716 F2d 1355 United States v. Lisenby

716 F.2d 1355

UNITED STATES of America, Plaintiff-Appellee,
Amos LISENBY, Defendant-Appellant.

No. 80-5903.

United States Court of Appeals,
Eleventh Circuit.

Oct. 11, 1983.

James P. Judkins, Tallahassee, Fla., for Capo.

E.C. Deeno Kitchen, Tallahassee, Fla., for A. Lisenby.

Leo A. Thomas, Charles J. Kahn, Jr., Pensacola, Fla., for C. Lisenby.

J. LaDon Dewrell, F. Lloyd Blue, Jr., Fort Walton Beach, for T. Williams.

John R. Weed, Conrad C. Bishop, Jr., Perry, Fla., for Booker.

David L. McGee, Asst. U.S. Atty., Tallahassee, Fla., for plaintiff-appellee.

Appeal from the United States District Court for the Northern District of Florida.



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We granted rehearing en banc to reconsider whether the district court's refusal to suppress recorded conversations of Amos Lisenby made by a confidential informant after Lisenby had been arrested requires reversal under Massiah v. United States, 377 U.S. 201, 84 S.Ct. 1199, 12 L.Ed.2d 246 (1964). The panel affirmed the district court, United States v. Capo, 693 F.2d 1330, 1338 (11th Cir.1982), with Chief Judge Godbold dissenting, 693 F.2d at 1340. After en banc consideration, we find that during the trial of Amos Lisenby for conspiracy to possess and possession with intent to distribute the admission of Lisenby's surreptiously recorded statements made after his arrest did not contravene Massiah. As to all other issues and defendants, the panel opinion is reinstated.



Government agents infiltrated a marijuana smuggling operation in the Panama City, Florida area. On July 16, 1980, Officer Russ, an investigator of the Florida Marine Patrol, inspected marijuana at the Marifarms Warehouse, located on "Bouration Bayou off of Highway 79 in the West Bay area." (Tr. at 1088). Officer Russ had not observed the marijuana being placed in the warehouse nor had he seen Amos Lisenby during his inspection. Russ set up a surveillance "in the vicinity" and saw Amos Lisenby at 1:00 a.m. on July 17, 1980 on "the old 98 which is the beach road, used to be called the back beach road. It's now 38." (Tr. at 1092).1 The only testimony before the jury concerning Officer Russ' sighting of Amos Lisenby was that Lisenby "appeared to be sweaty." (Tr. at 1092).


During arguments to the court, counsel agreed that Officer Russ had watched Lisenby leave a truck in a vacant lot. There is no question he was suspicious of Amos Lisenby and thought he might be connected with the marijuana in the warehouse. Russ smelled marijuana and observed marijuana on the truck's bumper, then opened the back of the truck and observed more residue. (Tr. at 89). On July 18, 1980, the next day, Amos Lisenby was arrested upon turning in this U-Haul truck and charged with a violation of 21 U.S.C. Sec. 844, a misdemeanor possession of marijuana. (Tr. at 156). Lisenby exercised his rights and obtained a lawyer. The lawyer notified the government of representation on July 23, 1980.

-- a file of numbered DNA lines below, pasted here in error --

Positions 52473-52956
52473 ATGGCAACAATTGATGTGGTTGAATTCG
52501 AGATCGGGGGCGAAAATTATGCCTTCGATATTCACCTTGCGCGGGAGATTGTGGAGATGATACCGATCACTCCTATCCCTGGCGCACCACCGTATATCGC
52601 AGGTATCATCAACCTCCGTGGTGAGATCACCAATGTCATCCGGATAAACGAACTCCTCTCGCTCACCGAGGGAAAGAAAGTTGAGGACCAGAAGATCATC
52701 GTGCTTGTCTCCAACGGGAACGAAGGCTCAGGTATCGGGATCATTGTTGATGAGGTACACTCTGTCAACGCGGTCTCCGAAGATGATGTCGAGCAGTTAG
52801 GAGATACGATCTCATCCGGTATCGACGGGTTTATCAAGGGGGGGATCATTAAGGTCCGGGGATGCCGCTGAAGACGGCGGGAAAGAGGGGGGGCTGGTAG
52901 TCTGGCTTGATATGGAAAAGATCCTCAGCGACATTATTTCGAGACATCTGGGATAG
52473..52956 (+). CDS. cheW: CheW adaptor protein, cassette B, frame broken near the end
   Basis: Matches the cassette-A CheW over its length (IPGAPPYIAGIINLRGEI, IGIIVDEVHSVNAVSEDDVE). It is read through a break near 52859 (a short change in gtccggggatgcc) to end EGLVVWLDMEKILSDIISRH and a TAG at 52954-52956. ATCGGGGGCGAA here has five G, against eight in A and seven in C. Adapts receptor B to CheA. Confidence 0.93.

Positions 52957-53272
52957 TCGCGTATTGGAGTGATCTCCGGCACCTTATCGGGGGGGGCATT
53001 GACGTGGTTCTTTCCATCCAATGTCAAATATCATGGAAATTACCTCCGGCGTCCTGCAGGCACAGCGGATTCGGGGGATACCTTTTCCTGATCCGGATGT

A week later, on July 30, Amos Lisenby met with his brother Cody Lisenby and Vern Oblisk, who had become a government informant. Oblisk was attempting to contact Daryl Holman through Cody Lisenby, in order to obtain money which Holman owed Oblisk. During the meeting with the Lisenby brothers, Oblisk wore a body bug and recorded the conversation. Both Lisenbys made statements concerning their involvement in the landing and transportation of the marijuana in the warehouse.


Amos Lisenby, as well as his brother Cody, and six other persons were indicted for conspiracy to possess marijuana with intent to distribute in violation of 21 U.S.C. Sec. 841(a)(1). The misdemeanor possession charge against Amos Lisenby was dropped.


Amos Lisenby moved to suppress the recorded statements obtained by Vern Oblisk. Government counsel expressed the desire to introduce both the statements of Amos Lisenby and the marijuana residue found in the rental truck. The trial court suppressed the residue found in the truck, but "in view of the fact that this was an ongoing criminal conspiracy" declined to suppress the tapes. (Tr. at 177).


Amos Lisenby appealed his conviction on both counts, contending that the tapes should have been suppressed under Massiah v. United States, 377 U.S. 201, 84 S.Ct. 1199, 12 L.Ed.2d 246 (1964). A panel of this court found the tapes admissible, United States v. Capo, 693 F.2d 1330, 1338 (11th Cir.1982), Chief Judge Godbold dissenting, 693 F.2d at 1340. We granted a rehearing en banc to allow the full court to consider whether the admission of Amos Lisenby's statements violated the tenets of Massiah.


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All parties agree that any analysis of the problem of statements made after an arrest should commence with the landmark case of Massiah v. United States, 377 U.S. 201, 84 S.Ct. 1199, 12 L.Ed.2d 246 (1964). Both the government and Amos Lisenby rely on similarities with or distinctions from Massiah.